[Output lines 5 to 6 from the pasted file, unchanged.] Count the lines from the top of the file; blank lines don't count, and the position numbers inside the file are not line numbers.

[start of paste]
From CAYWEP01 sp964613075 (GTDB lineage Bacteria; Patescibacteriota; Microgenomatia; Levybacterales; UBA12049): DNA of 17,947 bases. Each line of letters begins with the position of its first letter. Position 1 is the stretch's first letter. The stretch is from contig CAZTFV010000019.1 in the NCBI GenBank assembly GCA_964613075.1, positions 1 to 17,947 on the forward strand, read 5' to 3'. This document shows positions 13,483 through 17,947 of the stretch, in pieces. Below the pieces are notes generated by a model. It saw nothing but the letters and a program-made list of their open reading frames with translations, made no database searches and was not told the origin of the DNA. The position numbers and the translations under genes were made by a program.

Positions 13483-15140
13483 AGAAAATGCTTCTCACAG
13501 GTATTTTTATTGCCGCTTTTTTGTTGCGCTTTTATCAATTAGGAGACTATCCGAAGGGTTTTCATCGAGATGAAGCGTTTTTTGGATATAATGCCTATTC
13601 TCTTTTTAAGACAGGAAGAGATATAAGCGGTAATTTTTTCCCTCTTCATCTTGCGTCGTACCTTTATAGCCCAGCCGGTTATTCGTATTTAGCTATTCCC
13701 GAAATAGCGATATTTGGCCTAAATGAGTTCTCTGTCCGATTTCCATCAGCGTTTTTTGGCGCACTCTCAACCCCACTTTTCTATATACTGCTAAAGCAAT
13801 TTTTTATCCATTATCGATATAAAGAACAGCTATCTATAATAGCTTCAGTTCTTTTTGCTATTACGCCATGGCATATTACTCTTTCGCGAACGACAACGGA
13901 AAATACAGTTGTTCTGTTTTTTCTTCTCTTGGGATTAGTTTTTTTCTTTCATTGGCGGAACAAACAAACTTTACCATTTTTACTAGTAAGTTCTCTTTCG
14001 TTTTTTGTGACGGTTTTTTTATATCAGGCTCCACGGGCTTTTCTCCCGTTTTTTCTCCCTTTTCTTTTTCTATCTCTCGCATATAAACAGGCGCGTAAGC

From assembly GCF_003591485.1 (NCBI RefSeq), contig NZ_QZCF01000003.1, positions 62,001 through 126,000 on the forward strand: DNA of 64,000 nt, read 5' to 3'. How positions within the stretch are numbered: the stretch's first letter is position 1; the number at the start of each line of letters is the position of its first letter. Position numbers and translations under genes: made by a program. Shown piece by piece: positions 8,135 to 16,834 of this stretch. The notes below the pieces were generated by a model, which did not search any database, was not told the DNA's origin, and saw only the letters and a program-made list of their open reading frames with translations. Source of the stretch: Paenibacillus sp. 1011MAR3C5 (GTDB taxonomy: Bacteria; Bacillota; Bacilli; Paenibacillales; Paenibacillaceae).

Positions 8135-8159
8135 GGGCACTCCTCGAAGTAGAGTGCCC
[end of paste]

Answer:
13601 TCTTTTTAAGACAGGAAGAGATATAAGCGGTAATTTTTTCCCTCTTCATCTTGCGTCGTACCTTTATAGCCCAGCCGGTTATTCGTATTTAGCTATTCCC
13701 GAAATAGCGATATTTGGCCTAAATGAGTTCTCTGTCCGATTTCCATCAGCGTTTTTTGGCGCACTCTCAACCCCACTTTTCTATATACTGCTAAAGCAAT